The SDK Equation: Four Questions for Restarting the Conversation on Publisher Integration
When it comes to SDK integration and publishers, mobile marketing all too often encounters one point-of-view: just serve us the ad. Publishers say they’ve listened to the pitches, they’ve integrated a software development kit and then either the CPMs weren’t what marketing said they would be, or the fill was not what they were told it would be, or maybe the technology slowed down their app and the user-experience suffered.
The consequences add up. Call it SDK fatigue.
Among Android devices, for example, per a recent SafeDK study, 80% of app publishers build advertising SDKs into their products but many of them end up not using the SDK once it’s installed. According to the same report, location SDKs — central to the tools that acquire basic information about mobile-device coordinates — aren’t seeing anywhere near the popularity as other types. Only 31% of the surveyed publishers have added them to their apps.
And so, given that the state of affairs is challenging, how can mobile marketing restart the conversation around SDK integration with publishers, industrywide?
Let’s start with distinctions and empowerment — key ways that the industry can arm publishers with the knowledge they need to evaluate a good SDK while detecting the badly built versions that negatively impact apps. For mobile marketing, it’s time to pick up the conversation again.
- Identify Essential SDK Features — What are the key functions and features that mobile marketing can help publishers look for? What details will help them ensure they’re getting a solid SDK that’s worthy of integration? The basics every publisher can identify include the ability to support standard ad sizes, standard operating systems, and all the regular, available, current standard interfaces in their own ecosystem. However, publishers also want to look for software development kits that go beyond those things, that expand on the basics to a degree that it’s clear the vendor is serious about the SDK’s ongoing development.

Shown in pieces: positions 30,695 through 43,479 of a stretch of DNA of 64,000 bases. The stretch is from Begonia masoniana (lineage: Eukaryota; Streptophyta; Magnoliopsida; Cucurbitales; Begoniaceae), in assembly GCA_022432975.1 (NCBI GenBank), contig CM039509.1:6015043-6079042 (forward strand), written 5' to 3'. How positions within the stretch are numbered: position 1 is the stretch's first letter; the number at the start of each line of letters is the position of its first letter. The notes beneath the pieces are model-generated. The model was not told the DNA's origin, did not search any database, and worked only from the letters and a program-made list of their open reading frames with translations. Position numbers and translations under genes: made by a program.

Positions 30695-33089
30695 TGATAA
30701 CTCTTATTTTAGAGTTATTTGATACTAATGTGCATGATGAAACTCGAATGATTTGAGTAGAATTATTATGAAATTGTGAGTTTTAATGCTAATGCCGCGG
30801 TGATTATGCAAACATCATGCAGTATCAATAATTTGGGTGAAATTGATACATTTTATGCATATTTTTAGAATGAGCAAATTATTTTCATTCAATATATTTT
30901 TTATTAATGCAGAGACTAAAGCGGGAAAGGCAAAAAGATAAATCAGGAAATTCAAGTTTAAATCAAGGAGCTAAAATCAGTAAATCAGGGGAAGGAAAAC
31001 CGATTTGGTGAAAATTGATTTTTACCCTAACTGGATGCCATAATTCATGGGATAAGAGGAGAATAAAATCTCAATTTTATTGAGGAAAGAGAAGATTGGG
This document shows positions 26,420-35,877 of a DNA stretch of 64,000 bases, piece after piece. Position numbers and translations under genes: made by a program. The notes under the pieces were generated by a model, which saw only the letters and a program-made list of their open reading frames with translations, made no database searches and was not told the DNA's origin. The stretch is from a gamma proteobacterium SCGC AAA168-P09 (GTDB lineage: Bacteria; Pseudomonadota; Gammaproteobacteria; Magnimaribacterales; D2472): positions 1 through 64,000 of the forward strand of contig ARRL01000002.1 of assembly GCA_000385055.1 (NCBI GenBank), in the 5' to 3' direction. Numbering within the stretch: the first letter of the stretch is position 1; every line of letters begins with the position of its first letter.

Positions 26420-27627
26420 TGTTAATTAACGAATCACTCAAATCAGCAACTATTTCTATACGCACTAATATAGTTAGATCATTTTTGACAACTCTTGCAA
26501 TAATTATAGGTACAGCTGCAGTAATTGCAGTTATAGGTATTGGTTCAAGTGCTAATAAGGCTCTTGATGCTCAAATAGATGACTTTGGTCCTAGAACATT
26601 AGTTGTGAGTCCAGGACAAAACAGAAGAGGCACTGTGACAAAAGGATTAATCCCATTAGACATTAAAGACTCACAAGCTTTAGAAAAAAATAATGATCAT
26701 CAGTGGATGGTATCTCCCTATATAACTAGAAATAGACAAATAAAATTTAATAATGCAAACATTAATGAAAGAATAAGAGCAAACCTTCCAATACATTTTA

- SDK Size Should Reflect Key Industry Benchmarks — Publishers should also steer clear of software development kits packed with unnecessary graphics and piled-on functionality. An early question mobile marketers can recommend they ask is what’s the size of the SDK? Does it fall within the range of established and leading industry standards? (Hint: AdMob’s SDK and MoPub’s offerings are good rules of thumb in terms of size.) If something is several times bigger than one of those benchmarks, then publishers should question whether the SDK is burdened with unneeded features. Point is, efficiently built SDKs won’t slow down apps when integrated; these are the types publishers want to integrate.
- SDK Update Frequency: Proactive, Not Hyperactive —Publishers should look for proactive developers that balance new releases with reliable version stickiness. And, since mobile marketers know that publishers need time to test and work with an integration over time, there’s no sense in updates that happen so frequently that an SDK becomes obsolete before the testing is complete! Publishers should look to developers for a dedication to progress without the chaos of hyperactive updates.
- What is the State of the SDK Documentation? — Start with the notion that a well-documented SDK means a publisher can access release notes and information without additional assistance. Marketers should steer publishers toward documentation that provides answers to frequently asked questions and supports those answers with clear examples. A best-case example also adds responses to queries as part of an ongoing process in real time (i.e. without requiring publishers to track down numerous e-mailed versions).
Differentiating between good and bad software development kits starts with looking for essential contents, critical features, and forward-leaning approaches.
The job, as mobile marketers in this conversation, is to keep education at the core of how the industry presents the value of SDK integrations. We need to reach those publishers who’ve decided, based on previously challenging experiences, that they don’t want SDK integrations in their mix.
We need to supply them with the assurance — the industry grows when marketing, brands, and publishers successfully move the conversation beyond just serve the ad. That’s how we restart mobile marketing’s conversation with publishers about the value of SDKs.
Raj Nijjar is Vice President of Engineering at Verve. Prior to his current position, Nijjar served as Vice President of Engineering and Product Development at Capture Code, and as an architect and a senior technical manager at AOL.
Andrew Slater is Vice President of Publisher Services at Verve, where he oversees and grows Verve’s direct premium publisher-facing business.